Tommy Joseph is in the midst of a freefall. Even before his slump, his numbers were just decent. Far from special. 

Hoskins’ promotion was abetted by Aaron Altherr’s injury. Still, prior to Altherr missing time, you could have gotten Hoskins enough starts between first and the outfield to make it worth having him up in the big leagues. 

Also, now that J.P. Crawford is playing some third at Lehigh Valley, it makes you wonder why he, Hoskins and Scott Kingery for that matter, didn’t get work at other positions much sooner.

Curry up, Vinny
Vinny Curry’s 2017 preseason thus far has mirrored his 2016 regular season. In other words, he’s been a ghost.  

Zero tackles, zero sacks, zero impact. 

The 29-year-old signed a five-year, $47 million deal, $23 million of which was guaranteed prior to the 2016 season. 

Curry had just 2½ sacks and 26 tackles last year. The previous season, he had 3½ sacks and 12 tackles. He played in all 32 games those seasons. 

Curry’s deal could go down as one of the worst — if not the worst — in team history. 

The excuse last year was he played hurt. In 2015, he was playing in a 3-4 scheme that did not fit his skill set as a rushing end. Interestingly, Curry played in the same Billy Davis-led defense in 2014 and totaled nine sacks.

Connor Barwin is now gone. Derek Barnett is a 21-year-old rookie. The job is Curry’s to lose and he’s doing his best to do so. 

Money should not be a factor in terms of playing time. Rookie or not, Barnett has far outplayed Curry and it should reflect in snaps if the veteran does not get his act together in the final two preseason games.         

In totality
If I never hear the word “totality” again, I will depart this Earth a happy man. 

If you watched or listened to any of the coverage leading up to Monday’s solar eclipse, you heard the word, ad nauseam. 

I’m guilty of existing too much in my own sports bubble and not appreciating things outside of those boundaries. So while it didn’t do much for me, I understand and appreciate the solar eclipse was a once-in-a-lifetime or every-38-year thing.

However, an anchor on The Weather Channel took things to a different orbit when she was brought to tears discussing the eclipse. I wish I could have concealed my eyes and ears the way the moon obscured the sun at 2:44 p.m. when she began to get misty.     

Jack Regenye’s catch in the championship game of the Junior League World Series (ages 13-15) may be the greatest catch ever. Regenye, the centerfielder for the Kennett-Unionville squad, pulled off the rare combo of fearlessness, athleticism and timing in spectacular fashion. 

The fact that Kennett lost, 12-1, to Chinese Taipei will go down as simply a footnote. Regenye should never pay for a soda or chicken fingers again in the Kennett-Unionville area.   

Best of MLB: Indians get walk-off win over Red Sox on error

USA Today Images

Best of MLB: Indians get walk-off win over Red Sox on error

CLEVELAND -- Brandon Guyer scored when first baseman Brock Holt threw away Roberto Perez's bunt in the 10th inning, lifting the Cleveland Indians over the Boston Red Sox 5-4 on Monday night in a matchup of first-place teams.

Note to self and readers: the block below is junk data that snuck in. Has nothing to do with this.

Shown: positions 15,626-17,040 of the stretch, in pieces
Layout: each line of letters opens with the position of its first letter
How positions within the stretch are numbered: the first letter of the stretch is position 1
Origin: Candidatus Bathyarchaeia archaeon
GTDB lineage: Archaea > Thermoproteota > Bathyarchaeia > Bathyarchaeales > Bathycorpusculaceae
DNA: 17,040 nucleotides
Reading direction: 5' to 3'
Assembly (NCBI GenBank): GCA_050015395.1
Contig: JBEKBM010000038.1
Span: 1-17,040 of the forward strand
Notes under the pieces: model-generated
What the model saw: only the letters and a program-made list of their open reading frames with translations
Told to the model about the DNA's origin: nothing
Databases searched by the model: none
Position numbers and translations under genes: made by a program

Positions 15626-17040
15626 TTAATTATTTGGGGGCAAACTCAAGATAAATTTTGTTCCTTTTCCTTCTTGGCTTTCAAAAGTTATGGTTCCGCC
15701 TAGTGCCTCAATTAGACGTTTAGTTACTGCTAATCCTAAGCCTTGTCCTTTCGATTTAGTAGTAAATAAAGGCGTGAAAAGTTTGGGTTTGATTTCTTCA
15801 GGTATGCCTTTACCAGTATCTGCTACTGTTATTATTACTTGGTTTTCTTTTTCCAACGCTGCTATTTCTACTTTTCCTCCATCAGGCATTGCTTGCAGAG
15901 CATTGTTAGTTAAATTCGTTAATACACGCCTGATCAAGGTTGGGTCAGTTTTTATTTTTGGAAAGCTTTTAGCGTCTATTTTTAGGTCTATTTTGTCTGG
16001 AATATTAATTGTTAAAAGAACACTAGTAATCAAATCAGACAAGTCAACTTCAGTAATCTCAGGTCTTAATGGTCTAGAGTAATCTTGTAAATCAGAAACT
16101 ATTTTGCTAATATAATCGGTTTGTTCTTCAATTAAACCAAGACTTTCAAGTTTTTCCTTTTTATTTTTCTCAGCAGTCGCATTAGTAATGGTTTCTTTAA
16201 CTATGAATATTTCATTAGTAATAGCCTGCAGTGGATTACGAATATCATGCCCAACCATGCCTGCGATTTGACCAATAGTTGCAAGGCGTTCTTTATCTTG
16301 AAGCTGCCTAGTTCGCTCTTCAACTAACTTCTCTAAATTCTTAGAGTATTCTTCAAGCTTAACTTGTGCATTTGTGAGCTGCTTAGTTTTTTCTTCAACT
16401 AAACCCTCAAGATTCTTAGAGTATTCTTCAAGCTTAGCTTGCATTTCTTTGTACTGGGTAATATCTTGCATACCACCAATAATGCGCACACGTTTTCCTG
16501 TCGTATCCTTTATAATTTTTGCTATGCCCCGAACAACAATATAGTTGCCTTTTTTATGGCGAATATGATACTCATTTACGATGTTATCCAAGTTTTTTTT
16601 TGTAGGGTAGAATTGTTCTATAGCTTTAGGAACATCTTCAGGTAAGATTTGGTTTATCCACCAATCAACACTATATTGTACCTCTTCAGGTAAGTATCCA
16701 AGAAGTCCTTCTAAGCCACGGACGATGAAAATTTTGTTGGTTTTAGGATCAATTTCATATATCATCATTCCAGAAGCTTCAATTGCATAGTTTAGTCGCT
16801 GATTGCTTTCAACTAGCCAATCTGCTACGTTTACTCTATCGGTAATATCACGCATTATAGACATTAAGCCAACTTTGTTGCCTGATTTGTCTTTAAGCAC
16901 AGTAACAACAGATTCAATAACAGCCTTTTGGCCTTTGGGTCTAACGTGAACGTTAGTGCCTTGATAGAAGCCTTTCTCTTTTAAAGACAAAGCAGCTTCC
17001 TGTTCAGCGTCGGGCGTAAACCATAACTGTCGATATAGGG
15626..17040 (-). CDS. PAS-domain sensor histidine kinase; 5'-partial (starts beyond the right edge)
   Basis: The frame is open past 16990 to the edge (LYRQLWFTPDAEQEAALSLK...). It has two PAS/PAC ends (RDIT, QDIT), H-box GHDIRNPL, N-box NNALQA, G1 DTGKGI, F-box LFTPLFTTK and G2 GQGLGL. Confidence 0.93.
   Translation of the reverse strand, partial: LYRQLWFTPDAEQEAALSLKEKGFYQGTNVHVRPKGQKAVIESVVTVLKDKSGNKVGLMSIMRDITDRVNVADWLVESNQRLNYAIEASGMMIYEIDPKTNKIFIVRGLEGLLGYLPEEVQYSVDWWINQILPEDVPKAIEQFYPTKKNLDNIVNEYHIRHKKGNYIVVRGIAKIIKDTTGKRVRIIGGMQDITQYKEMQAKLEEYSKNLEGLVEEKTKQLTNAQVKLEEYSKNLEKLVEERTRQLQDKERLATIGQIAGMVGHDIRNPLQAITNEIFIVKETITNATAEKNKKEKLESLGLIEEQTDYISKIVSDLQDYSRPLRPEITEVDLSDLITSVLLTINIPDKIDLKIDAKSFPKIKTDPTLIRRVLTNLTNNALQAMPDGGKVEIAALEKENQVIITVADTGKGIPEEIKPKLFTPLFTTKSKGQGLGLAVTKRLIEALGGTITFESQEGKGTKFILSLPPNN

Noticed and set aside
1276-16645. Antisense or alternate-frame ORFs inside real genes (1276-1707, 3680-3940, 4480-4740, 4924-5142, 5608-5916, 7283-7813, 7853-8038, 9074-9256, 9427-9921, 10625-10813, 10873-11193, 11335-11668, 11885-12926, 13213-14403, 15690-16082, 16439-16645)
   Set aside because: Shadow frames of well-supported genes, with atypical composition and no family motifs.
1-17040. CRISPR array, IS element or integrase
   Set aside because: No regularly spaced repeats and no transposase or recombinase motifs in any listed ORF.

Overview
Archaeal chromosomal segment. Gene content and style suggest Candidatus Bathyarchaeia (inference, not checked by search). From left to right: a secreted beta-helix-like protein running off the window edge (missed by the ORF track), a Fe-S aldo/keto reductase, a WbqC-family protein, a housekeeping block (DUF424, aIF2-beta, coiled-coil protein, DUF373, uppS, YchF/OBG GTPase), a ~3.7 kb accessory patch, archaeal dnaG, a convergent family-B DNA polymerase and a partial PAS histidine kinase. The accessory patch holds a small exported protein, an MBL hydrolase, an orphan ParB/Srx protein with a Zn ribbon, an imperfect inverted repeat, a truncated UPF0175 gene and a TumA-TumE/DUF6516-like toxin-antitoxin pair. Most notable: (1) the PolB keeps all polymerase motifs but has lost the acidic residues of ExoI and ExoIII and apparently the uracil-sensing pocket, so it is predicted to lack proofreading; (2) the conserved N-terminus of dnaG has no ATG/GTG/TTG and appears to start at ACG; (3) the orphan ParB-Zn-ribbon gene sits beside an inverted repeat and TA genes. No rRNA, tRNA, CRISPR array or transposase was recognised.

After Guyer's leadoff double against Brandon Workman (0-1), Holt fielded the bunted ball and tried to throw out Guyer at third. Guyer slid into the bag as the throw skipped past third baseman Rafael Devers, then got to his feet and raced across home plate. Teammates ran onto the field and doused Perez with water and white powder.

Perez also had a three-run homer in the second inning.

Cody Allen (1-6) allowed Christian Vazquez's leadoff single in the 10th, but retired the next three hitters. The inning ended when shortstop Francisco Lindor ran down Mookie Betts' popup in center field with his back to home plate.

Cleveland relief ace Andrew Miller left in the seventh inning after aggravating the patellar tendinitis in his right knee. Miller recently returned after over two weeks on the disabled list with the knee injury (see full recap).  

Albers gives Mariners win over former team
ATLANTA -- Andrew Albers worked into the sixth inning for his second straight win since coming up from the minors, leading the Seattle Mariners to a 6-5 victory over the Atlanta Braves on Monday night.

Albers (2-0) also had the first hit and RBI of his career -- in his first big league at-bat.

The 31-year-old left-hander beat his former organization, having spent most of the season at the Braves' Triple-A club. He went 12-3 but never got a call to the big leagues.

Instead, Albers was dealt to the Mariners for cash on Aug. 11. He was called up by Seattle to make a start four days later, working six strong innings in a 3-1 win over Baltimore.

Now, after going just over four years between major league victories, Albers has two wins in less than a week.

Mike Foltynewicz (10-9) has lost four of his last five starts for Atlanta (see full recap).

Pollock’s 2-run blast lifts D-backs over Mets
NEW YORK -- A.J. Pollock hit a two-run homer in the 10th inning and the Arizona Diamondbacks snapped a three-game skid with a 3-2 victory over the New York Mets on Monday night.

J.D. Martinez had an RBI single and left fielder David Peralta threw out the potential go-ahead run at the plate for the Diamondbacks, who began the day with a 2 1/2-game lead over Milwaukee for the second NL wild card. They are 4-0 against the Mets this season and have won nine of 10 meetings over the last two years.

Pinch-hitter Gregor Blanco walked to start the 10th. One out later, Pollock sent a 94 mph fastball from Eric Goeddel (0-1) over the center-field fence to put the Diamondbacks back in front after they squandered a 1-0 lead in the seventh.

Fernando Rodney gave up a leadoff homer to Michael Conforto before getting three outs for his 28th save in 33 tries.

Jimmie Sherfy (1-0) pitched a perfect ninth for his first major league win (see full recap)